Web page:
AI in Healthcare and Rehabilitation Therapy
Artificial intelligence is revolutionizing health sectors in many ways, bringing fundamental changes to our lifestyles through the organic emergence of cutting edge technologies, explosive data growth and the shift in healthcare pattern. Conventional medicine was focused on curing a disease. Modern healthcare, on the other hand, is moving on to early diagnosis, advanced prevention, and customized care services.
AI is modernizing medicine by taking existing ways of working and redefining them through the smart application of technology. One of the examples of this is the way AI is being used to improve patient communication, ultimately providing more support and positive outcomes.
Equadex, a digital service company, is leading the way by using AI tools to facilitate conversation between people with autism who are either nonverbal or have language difficulties and struggle to communicate with their family and friends.
Helpitco, an app developed by Equadex, contains a database of pictograms that can help users to convert the spoken words into a series of images. In the future, they plan to upgrade this technology to help nonverbal children and adults who have Alzheimer’s disease.
AI-powered chatbots are a modernized version of support that has proven to work well as the first point of contact for simple questions. Voice assistants like Alexa and Siri could be installed in hospitals to provide signposting around buildings, or even assist surgeons by playing music and provide access to information in the middle of an operation.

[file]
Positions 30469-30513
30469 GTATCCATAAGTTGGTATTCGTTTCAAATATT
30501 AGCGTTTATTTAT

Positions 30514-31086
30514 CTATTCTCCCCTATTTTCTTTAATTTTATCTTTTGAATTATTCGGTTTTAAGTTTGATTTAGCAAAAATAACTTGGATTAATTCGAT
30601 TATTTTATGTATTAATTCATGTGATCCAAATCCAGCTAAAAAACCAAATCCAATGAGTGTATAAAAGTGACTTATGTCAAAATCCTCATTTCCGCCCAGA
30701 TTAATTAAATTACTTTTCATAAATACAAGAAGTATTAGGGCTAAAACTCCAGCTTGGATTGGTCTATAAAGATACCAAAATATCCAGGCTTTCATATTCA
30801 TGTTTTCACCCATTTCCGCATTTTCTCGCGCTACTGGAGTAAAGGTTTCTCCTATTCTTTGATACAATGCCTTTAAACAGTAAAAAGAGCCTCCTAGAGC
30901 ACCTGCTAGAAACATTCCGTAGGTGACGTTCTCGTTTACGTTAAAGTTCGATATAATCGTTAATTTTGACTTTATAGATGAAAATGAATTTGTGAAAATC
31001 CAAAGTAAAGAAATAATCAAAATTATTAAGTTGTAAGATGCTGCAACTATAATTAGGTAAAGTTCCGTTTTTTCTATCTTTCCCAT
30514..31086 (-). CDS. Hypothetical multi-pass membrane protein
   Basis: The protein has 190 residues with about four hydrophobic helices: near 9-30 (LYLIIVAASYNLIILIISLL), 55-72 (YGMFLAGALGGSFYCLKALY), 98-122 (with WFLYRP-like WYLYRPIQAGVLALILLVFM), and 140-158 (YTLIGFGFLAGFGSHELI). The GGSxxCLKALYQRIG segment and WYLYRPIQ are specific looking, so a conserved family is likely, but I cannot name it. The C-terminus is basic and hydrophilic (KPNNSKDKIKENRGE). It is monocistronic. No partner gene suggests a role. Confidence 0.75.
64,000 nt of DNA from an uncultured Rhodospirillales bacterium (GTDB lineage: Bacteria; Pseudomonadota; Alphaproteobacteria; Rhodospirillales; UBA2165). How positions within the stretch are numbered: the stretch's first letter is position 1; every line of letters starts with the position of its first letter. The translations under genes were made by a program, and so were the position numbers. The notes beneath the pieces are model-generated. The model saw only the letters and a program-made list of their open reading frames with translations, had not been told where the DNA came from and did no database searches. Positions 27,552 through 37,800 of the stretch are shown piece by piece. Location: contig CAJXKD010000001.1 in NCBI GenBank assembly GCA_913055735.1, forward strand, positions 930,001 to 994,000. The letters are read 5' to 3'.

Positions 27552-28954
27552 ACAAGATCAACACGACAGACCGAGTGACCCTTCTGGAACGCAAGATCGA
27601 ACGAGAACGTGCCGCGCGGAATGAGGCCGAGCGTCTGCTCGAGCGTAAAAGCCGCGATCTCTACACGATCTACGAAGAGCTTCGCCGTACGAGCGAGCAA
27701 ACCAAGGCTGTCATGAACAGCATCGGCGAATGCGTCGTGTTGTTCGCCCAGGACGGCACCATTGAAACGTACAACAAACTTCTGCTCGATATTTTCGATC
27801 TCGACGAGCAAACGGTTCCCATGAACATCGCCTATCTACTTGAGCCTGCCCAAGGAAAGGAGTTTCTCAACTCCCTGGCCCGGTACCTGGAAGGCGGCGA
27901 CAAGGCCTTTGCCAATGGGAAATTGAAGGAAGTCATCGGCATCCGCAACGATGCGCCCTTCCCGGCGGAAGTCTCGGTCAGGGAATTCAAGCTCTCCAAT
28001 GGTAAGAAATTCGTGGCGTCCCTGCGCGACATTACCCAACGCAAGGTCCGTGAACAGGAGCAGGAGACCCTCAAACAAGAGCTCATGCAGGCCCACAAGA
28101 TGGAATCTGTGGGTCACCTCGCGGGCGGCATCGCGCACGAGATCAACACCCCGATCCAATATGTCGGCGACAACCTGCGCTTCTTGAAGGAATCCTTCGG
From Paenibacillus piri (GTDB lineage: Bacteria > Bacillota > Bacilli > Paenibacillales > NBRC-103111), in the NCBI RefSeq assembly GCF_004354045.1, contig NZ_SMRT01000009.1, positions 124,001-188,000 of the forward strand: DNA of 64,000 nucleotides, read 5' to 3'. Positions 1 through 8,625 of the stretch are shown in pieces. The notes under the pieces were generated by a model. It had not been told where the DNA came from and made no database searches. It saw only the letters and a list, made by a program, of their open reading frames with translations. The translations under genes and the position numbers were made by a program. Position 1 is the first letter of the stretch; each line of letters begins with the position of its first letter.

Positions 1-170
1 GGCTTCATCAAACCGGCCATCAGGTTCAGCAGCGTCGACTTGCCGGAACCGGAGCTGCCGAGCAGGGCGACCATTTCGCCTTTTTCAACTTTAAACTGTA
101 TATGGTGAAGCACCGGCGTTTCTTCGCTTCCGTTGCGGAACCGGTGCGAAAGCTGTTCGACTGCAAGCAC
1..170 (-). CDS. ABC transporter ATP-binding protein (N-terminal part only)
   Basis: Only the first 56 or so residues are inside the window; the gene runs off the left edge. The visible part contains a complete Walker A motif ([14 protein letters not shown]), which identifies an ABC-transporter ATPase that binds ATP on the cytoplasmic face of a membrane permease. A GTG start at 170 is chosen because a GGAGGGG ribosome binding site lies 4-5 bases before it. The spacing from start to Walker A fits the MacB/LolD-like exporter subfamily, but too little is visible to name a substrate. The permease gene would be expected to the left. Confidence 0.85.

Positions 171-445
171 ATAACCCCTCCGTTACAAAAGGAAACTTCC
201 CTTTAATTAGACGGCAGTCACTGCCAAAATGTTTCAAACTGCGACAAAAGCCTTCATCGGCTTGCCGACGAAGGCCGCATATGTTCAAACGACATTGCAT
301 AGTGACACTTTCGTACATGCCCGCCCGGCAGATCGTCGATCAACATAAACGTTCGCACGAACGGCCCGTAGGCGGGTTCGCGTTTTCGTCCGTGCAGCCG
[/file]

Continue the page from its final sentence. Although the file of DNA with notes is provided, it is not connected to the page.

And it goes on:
AI is not just about coming up with more efficient treatments and pointing out to inefficiencies in the healthcare industry. It also has some use in the rehabilitation process — both by offering new types of software that are specifically designed for certain types of conditions and by powering chatbots that can help in taking care of the elderly population.
For example, AI software developers have recently created a life-changing AI treatment in which AI software was used to help a 29-year-old graphic designer with Parkinson’s disease to draw again. As Microsoft scientists led by Dr. Haiyan Zhang explained, existing treatments for Parkinson primarily focus on replacing dopamine in the body, but they have become obsolete and less effective over time.
RAPAEL is an AI-powered wearable gadget, designed to enable patients to enjoy their rehabilitation anywhere and anytime. The device continuously measures the patient’s condition and suggests proper training strategies for them. The training data is saved in a cloud system, allowing the patient to seamlessly train at home. Since the rehabilitation data is shared with the medical team, the patient can be effectively managed at all times.